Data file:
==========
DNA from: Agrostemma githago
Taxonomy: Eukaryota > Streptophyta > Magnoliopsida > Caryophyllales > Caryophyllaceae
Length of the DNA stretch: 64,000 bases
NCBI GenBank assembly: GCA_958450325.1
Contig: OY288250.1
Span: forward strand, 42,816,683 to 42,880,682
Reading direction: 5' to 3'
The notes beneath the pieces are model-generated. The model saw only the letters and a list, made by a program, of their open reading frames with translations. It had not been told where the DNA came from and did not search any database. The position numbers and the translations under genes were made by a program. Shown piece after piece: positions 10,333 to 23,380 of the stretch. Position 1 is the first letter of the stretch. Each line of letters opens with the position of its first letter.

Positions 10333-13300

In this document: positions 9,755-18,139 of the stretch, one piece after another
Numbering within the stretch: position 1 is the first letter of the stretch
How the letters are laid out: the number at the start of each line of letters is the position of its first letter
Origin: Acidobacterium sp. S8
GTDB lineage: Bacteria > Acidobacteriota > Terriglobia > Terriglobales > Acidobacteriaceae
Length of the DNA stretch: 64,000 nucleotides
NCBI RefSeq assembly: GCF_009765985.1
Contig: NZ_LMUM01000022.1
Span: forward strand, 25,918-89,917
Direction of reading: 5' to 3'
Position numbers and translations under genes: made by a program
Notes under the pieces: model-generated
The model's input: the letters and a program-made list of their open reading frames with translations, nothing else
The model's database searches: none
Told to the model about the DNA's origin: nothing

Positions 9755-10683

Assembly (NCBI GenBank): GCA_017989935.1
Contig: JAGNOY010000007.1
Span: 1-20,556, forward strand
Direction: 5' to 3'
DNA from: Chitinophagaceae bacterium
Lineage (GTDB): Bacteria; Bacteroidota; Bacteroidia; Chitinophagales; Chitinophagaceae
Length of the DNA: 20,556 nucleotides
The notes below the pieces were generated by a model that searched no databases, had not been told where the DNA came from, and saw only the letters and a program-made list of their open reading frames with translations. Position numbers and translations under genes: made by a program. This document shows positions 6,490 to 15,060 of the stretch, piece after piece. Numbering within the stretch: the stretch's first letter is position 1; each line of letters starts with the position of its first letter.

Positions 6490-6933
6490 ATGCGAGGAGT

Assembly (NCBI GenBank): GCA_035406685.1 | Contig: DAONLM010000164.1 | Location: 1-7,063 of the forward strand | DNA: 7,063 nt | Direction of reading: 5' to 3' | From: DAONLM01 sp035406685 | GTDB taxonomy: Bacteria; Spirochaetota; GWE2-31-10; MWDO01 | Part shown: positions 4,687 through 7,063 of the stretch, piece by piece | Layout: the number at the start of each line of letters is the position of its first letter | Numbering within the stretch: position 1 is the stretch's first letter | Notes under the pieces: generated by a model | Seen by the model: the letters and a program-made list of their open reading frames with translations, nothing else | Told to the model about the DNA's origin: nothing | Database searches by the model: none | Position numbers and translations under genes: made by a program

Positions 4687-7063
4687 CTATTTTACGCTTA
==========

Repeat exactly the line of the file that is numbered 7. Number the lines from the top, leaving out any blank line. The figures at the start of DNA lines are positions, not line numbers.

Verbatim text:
Reading direction: 5' to 3'